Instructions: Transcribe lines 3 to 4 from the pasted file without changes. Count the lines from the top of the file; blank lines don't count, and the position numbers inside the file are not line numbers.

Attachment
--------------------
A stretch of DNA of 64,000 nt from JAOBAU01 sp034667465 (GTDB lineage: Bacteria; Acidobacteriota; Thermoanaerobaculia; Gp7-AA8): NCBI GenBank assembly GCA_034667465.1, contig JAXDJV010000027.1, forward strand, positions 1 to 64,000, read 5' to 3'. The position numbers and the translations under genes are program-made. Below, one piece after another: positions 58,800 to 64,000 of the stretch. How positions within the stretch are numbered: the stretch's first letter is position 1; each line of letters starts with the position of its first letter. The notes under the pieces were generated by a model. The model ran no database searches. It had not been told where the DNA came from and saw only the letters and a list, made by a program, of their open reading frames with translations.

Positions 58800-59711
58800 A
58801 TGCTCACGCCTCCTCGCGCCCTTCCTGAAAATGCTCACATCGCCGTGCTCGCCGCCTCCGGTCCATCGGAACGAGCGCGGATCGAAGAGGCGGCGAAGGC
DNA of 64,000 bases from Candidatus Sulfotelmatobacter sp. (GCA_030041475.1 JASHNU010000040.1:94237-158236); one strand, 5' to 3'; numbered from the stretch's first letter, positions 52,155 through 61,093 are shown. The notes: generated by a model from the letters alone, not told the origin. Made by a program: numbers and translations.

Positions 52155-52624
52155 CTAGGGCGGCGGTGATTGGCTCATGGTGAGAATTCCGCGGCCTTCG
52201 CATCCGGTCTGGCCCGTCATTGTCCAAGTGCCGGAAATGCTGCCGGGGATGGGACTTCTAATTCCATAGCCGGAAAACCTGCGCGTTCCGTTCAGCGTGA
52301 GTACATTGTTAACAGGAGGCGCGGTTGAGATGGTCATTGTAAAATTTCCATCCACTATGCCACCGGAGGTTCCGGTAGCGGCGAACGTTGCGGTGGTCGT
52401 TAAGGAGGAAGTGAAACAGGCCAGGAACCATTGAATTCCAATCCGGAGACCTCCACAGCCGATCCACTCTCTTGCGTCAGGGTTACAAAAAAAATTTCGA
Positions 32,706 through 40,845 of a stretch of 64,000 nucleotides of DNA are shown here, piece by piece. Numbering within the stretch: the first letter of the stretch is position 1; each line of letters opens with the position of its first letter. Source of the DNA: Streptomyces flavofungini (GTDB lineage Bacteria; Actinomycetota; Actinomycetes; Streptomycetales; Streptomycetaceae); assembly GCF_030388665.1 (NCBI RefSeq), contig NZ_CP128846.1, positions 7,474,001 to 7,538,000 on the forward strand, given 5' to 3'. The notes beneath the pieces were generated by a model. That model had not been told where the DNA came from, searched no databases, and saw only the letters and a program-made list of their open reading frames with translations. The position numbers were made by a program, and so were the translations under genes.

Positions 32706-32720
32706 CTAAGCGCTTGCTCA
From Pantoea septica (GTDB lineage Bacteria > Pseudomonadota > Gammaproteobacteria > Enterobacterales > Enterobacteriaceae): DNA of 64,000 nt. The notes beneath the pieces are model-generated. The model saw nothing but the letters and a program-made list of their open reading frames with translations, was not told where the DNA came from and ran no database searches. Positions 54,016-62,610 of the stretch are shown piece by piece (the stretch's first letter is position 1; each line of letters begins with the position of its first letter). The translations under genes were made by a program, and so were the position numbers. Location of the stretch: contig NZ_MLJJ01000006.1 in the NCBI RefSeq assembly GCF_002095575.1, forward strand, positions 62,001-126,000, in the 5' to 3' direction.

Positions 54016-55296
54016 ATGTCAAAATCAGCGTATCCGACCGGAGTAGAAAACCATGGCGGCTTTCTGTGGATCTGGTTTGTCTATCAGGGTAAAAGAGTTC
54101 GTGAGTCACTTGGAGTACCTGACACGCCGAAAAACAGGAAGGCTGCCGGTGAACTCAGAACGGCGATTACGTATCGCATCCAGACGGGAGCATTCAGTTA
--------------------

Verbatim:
58800 A
58801 TGCTCACGCCTCCTCGCGCCCTTCCTGAAAATGCTCACATCGCCGTGCTCGCCGCCTCCGGTCCATCGGAACGAGCGCGGATCGAAGAGGCGGCGAAGGC